While many people enjoy this week because it’s an ideal time to take a few days off to rest from the busyness of Christmas, I look forward to this week being one of my most productive weeks of the year. The majority of our team is out of the office, so that means fewer meetings, fewer interruptions, and a lot of time dedicated to work.
I’ve worked enough of these quiet weeks to know that productivity isn’t a given. Along with the quietness comes lack of urgency and the temptation to relax to the point of being unproductive. Here are a few ideas for keeping productivity at a maximum during this week.
Even though it’s a slow week, it’s not a stop week, so there are still things that need to be completed. In the church office, there are still sermons to prepare, bulletins to create, and bills to pay. Prioritize these tasks first! The quiet nature of the week means you should be able to get these tasks done more quickly than usual without the normal distractions.
Next week things start to get back to normal, so use this time to get ahead and make the first week of the year a bit lighter. You’re certainly going to have some extra time this week; if you can use that to work ahead, you’re going to start the year off feeling prepared and ready to take on the next challenge. Who knows, working ahead might even become a habit!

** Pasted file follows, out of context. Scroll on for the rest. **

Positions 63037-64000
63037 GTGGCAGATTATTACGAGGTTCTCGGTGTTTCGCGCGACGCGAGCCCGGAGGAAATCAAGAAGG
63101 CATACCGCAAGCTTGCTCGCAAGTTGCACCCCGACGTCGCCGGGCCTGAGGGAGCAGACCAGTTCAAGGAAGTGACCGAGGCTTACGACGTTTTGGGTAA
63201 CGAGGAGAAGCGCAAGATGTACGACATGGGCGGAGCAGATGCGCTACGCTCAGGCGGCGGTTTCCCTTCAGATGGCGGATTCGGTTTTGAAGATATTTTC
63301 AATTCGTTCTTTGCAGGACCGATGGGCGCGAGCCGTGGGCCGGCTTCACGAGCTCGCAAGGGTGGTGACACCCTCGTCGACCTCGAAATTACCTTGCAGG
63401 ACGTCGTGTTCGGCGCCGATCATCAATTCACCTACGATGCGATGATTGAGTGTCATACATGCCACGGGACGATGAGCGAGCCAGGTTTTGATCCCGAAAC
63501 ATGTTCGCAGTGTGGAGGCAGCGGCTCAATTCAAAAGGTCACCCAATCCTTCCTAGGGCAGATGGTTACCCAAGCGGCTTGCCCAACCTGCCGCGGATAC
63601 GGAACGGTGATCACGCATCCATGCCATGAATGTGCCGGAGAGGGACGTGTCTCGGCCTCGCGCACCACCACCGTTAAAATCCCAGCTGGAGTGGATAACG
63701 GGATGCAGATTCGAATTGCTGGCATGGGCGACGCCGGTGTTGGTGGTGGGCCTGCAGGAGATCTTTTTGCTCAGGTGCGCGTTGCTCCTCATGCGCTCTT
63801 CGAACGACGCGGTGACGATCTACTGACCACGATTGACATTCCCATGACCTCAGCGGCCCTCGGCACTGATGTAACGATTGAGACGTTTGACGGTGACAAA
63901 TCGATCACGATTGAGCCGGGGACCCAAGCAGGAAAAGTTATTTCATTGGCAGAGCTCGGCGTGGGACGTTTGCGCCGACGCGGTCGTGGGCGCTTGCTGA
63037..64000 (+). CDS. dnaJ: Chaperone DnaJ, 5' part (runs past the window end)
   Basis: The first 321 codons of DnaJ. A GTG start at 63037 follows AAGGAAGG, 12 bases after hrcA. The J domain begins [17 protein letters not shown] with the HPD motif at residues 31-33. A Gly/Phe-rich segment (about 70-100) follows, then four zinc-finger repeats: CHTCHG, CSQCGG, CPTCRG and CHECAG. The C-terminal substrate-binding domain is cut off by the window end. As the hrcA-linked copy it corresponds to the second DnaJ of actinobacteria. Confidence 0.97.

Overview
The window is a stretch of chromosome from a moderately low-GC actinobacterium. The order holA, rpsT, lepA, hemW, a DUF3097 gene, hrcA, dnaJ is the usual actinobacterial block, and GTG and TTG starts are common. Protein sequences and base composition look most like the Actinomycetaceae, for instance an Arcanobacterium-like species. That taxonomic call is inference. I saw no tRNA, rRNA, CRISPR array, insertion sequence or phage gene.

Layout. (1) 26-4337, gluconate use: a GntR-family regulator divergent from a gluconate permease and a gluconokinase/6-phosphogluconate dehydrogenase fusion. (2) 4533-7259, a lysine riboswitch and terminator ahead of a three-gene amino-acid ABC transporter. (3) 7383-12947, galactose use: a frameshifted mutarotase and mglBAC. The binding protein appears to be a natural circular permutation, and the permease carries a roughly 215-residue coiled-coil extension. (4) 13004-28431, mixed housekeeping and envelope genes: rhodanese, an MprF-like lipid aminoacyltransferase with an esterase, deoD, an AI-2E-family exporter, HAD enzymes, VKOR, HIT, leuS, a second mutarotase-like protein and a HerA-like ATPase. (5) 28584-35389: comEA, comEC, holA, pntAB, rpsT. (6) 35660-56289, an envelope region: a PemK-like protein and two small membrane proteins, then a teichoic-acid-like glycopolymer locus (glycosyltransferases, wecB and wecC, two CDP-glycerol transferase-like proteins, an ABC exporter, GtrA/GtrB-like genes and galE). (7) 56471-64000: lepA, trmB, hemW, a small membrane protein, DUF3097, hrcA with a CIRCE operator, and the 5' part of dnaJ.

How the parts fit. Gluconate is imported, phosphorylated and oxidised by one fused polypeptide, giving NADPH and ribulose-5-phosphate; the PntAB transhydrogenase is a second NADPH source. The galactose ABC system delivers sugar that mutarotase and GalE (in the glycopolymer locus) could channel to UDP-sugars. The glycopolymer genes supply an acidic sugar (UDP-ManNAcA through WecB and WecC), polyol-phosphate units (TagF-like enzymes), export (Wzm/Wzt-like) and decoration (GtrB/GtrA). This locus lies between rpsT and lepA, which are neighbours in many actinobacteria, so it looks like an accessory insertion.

If you’re like me, there are probably things you’ve been putting off for a while because they haven’t reached the top of your priority list. It may be the pile of papers that need to be filed, the broken electronics you’ve been planning to take to the recycling center, or the drawer that needs to be organized so you can finally clear some things off the top of your desk. Whatever the tasks may be, take the time to finally get them done. Not only will you feel good about accomplishing them, but you also won’t have to think about them ever again.
I tend to avoid learning new things when I don’t have the time to invest myself in the process, so during the work week, I tend to use the tools and systems I am most familiar with. I like to use slow weeks to spend time learning a new software or skill, even if I end up not using it again. The process of learning is refreshing, and the lessons learned are rarely wasted. For example, a few years ago, I spent three days learning the ins and outs of Microsoft Access. While I never ended up using the software again, I use the principles of database management on a daily basis in other similar tools.
In the same way that I tend to avoid learning when I don’t have time, I tend to be most creative when I don’t have the stress of deadlines. I like to use slow weeks to brainstorm, write down topics for blog posts and webinars, and think about new ways to use our software products for ministry purposes. In the church, this is the time to look ahead for sermon illustrations, build email and newsletter templates, and create new processes for managing incoming information.
Looking for more ways to be productive?
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